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However, limited evidences are available on intentions of medical students to work in rural area and influential factors that associate with practicing rural area after their qualification in Ethiopia.
STATEMENT OF THE PROBLEMThe health workforce crisis is a worldwide phenomenon. It includes: difficulties in attracting and retaining health professionals to work in rural and remote areas, geographical mal?distribution and high turnover of health staff particularly physicians ADDIN EN.CITE <EndNote><Cite><Author>1</Author><Year>2017</Year><RecNum>2365</RecNum><DisplayText>(15, 16)</DisplayText><record><rec-number>2365</rec-number><foreign-keys><key app=”EN” db-id=”50wxdpzd9vd5r7e9t5b595djrfpttrxw9avp”>2365</key></foreign-keys><ref-type name=”Journal Article”>17</ref-type><contributors><authors><author>Gustavo Zoio Portela 1</author><author>Amanda Cavada Fehn 1</author><author>Regina Lucia Sarmento Ungerer 2</author><author>Mario Roberto Dal Poz 1</author></authors></contributors><titles><title>Human resources for health: global crisis and international cooperation</title></titles><keywords><keyword>Health personnel, Global health, International cooperation, International policy</keyword></keywords><dates><year>2017</year></dates><urls></urls></record></Cite><Cite><Author>Settle</Author><Year>2009</Year><RecNum>15</RecNum><record><rec-number>15</rec-number><foreign-keys><key app=”EN” db-id=”wes050050aswa1ea9fapwevbzdars52adpef”>15</key></foreign-keys><ref-type name=”Journal Article”>17</ref-type><contributors><authors><author>Jim Campbell &amp; Dykki Settle</author></authors></contributors><titles><title>Taking forward action on Human Resources for Health </title></titles><dates><year>2009</year></dates><urls></urls></record></Cite></EndNote>(15, 16) and serious shortage of these workers in the rural area particularly high in sub-Saharan Africa ADDIN EN.CITE <EndNote><Cite><Author>Memon</Author><Year>2015</Year><RecNum>16</RecNum><DisplayText>(17)</DisplayText><record><rec-number>16</rec-number><foreign-keys><key app=”EN” db-id=”e9eedfx0j0v5foeadv7vtaa7tvze9dddsd9p” timestamp=”1511328935″>16</key></foreign-keys><ref-type name=”Journal Article”>17</ref-type><contributors><authors><author>Shehla Jabbar Memon</author><author>Jakobus Murray Louw</author><author>Martin Bac</author><author>Jannie Hugo</author><author>Waqar-un Nisa Rauf</author><author>John Edward Sandars</author></authors></contributors><titles><title>Students’ perceptions of the instructional quality of district hospital-based training;/title;;/titles;;dates;;year;2015;/year;;/dates;;urls;;related-urls;;url; http://dx.doi. org/10.4102/phcfm. v8i1.1028;/url;;/related-urls;;/urls;;/record;;/Cite;;/EndNote;(17).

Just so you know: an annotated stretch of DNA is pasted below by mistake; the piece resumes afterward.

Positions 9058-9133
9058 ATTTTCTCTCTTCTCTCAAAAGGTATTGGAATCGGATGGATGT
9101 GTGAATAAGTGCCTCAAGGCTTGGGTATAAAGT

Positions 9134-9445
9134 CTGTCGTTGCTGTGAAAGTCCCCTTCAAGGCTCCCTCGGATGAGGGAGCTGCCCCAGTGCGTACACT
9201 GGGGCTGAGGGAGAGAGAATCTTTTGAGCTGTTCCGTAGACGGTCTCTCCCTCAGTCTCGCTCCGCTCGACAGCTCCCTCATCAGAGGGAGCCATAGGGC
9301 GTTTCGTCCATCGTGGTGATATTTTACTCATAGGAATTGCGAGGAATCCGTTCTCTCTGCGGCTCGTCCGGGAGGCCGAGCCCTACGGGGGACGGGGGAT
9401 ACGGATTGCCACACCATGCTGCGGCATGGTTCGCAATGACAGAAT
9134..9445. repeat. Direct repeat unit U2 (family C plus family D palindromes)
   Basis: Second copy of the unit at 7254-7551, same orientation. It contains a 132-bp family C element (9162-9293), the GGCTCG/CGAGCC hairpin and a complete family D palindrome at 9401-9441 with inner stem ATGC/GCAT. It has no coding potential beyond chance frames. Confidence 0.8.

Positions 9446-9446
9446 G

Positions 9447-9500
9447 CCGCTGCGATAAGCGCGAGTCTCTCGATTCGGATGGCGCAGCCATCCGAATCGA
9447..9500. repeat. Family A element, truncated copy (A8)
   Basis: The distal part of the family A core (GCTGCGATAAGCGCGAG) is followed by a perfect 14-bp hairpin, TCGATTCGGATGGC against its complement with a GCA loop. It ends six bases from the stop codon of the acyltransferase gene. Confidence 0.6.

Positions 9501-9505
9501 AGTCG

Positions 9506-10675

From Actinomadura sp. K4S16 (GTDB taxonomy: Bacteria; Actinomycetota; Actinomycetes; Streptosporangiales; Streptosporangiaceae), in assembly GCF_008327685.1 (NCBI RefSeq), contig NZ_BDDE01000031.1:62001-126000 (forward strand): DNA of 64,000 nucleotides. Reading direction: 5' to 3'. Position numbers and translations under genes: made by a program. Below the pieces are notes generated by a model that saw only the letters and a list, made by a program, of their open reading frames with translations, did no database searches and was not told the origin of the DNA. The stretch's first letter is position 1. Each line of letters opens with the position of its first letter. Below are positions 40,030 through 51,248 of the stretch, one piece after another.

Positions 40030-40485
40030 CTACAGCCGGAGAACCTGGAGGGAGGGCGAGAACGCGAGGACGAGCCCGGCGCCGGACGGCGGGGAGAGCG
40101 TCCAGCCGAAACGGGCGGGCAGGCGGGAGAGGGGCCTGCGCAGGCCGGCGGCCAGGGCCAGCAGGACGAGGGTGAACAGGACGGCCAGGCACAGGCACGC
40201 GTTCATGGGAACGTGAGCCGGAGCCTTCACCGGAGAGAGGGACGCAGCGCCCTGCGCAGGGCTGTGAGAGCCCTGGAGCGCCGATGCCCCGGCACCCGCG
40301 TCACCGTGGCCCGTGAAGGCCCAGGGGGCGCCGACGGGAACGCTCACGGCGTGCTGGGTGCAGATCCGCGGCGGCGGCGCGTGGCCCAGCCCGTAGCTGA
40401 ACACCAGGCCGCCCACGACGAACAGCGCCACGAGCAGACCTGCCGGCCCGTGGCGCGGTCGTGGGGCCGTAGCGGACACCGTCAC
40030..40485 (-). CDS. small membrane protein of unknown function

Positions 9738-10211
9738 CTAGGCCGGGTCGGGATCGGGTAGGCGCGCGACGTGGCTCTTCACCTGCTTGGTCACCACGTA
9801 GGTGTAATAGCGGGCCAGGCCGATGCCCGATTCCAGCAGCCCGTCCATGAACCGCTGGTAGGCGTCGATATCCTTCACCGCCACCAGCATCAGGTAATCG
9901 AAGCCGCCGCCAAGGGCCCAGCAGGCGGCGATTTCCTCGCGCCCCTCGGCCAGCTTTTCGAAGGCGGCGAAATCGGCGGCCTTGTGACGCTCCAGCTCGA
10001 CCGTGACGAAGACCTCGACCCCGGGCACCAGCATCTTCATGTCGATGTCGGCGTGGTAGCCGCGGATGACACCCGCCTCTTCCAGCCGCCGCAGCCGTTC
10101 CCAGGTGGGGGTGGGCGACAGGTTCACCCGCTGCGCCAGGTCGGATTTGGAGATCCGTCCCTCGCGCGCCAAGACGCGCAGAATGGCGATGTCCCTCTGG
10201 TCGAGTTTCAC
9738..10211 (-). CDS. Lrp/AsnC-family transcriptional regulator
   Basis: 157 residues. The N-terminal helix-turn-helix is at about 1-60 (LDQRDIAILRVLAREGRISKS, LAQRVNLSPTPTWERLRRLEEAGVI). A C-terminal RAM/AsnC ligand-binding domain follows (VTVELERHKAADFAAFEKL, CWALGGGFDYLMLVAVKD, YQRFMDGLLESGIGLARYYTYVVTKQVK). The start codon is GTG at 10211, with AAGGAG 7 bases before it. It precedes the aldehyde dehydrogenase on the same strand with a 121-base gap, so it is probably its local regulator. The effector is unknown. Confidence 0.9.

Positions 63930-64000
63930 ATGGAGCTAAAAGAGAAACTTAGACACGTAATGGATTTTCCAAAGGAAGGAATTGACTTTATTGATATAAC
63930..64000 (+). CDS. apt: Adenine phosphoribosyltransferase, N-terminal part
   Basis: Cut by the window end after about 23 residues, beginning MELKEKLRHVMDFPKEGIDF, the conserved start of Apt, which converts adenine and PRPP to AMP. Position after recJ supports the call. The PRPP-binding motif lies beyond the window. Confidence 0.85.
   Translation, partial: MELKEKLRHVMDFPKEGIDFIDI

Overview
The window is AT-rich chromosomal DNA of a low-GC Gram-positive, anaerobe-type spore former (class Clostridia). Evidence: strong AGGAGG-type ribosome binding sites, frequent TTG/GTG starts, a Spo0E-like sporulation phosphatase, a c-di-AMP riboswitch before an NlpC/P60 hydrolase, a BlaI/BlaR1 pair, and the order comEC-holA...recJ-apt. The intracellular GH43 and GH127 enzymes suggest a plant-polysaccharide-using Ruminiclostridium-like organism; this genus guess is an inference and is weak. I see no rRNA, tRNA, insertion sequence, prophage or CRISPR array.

Most of the medical students were expected to migrate abroad, rural to urban but small number of students anticipated a rural career and then increase physician shortage in rural areas ADDIN EN.CITE ;EndNote;;Cite;;Author;Uta Lehmann1Email author;/Author;;Year;2008;/Year;;RecNum;8;/RecNum;;DisplayText;(18, 19);/DisplayText;;record;;rec-number;8;/rec-number;;foreign-keys;;key app=”EN” db-id=”e9eedfx0j0v5foeadv7vtaa7tvze9dddsd9p” timestamp=”1511328934″;8;/key;;/foreign-keys;;ref-type name=”Journal Article”;17;/ref-type;;contributors;;authors;;author;Uta Lehmann1Email author,;/author;;author;Marjolein Dieleman2 and;/author;;author;Tim Martineau;/author;;/authors;;/contributors;;titles;;title;;style face=”normal” font=”default” size=”100%”;Staffing remote rural areas in middle- and low-income countries: A literature review of attraction and retention ;/style;;style face=”normal” font=”Wingdings” charset=”2″ size=”100%”;·;/style;;style face=”normal” font=”default” size=”100%”;;/style;;/title;;secondary-title;BMC health service research;/secondary-title;;/titles;;dates;;year;2008;/year;;/dates;;work-type;Research;/work-type;;urls;;/urls;;/record;;/Cite;;Cite;;Author;Kumah;/Author;;Year;2017;/Year;;RecNum;15;/RecNum;;record;;rec-number;15;/rec-number;;foreign-keys;;key app=”EN” db-id=”e9eedfx0j0v5foeadv7vtaa7tvze9dddsd9p” timestamp=”1511328934″;15;/key;;/foreign-keys;;ref-type name=”Journal Article”;17;/ref-type;;contributors;;authors;;author;Emmanuel Kumah;/author;;/authors;;/contributors;;titles;;title;Which Motivational Factors are of More Relevance to the Rural Health Worker? Evidence from a Ghanaian District Hospital ;/title;;secondary-title;Journal of General Practice;/secondary-title;;/titles;;keywords;;keyword;Job motivation;/keyword;;keyword;Rural health worker;/keyword;;keyword;Developing country;/keyword;;keyword;Motivational factors;/keyword;;/keywords;;dates;;year;2017;/year;;/dates;;urls;;/urls;;electronic-resource-num;10.4172/2329-9126.1000299;/electronic-resource-num;;/record;;/Cite;;/EndNote;(18, 19). Similarly, medical students with urban background were hate rural area work PEVuZE5vdGU+PENpdGU+PEF1dGhvcj5FcmZhbiBZZWdhbmVoLUFyYW5pPC9BdXRob3I+PFllYXI+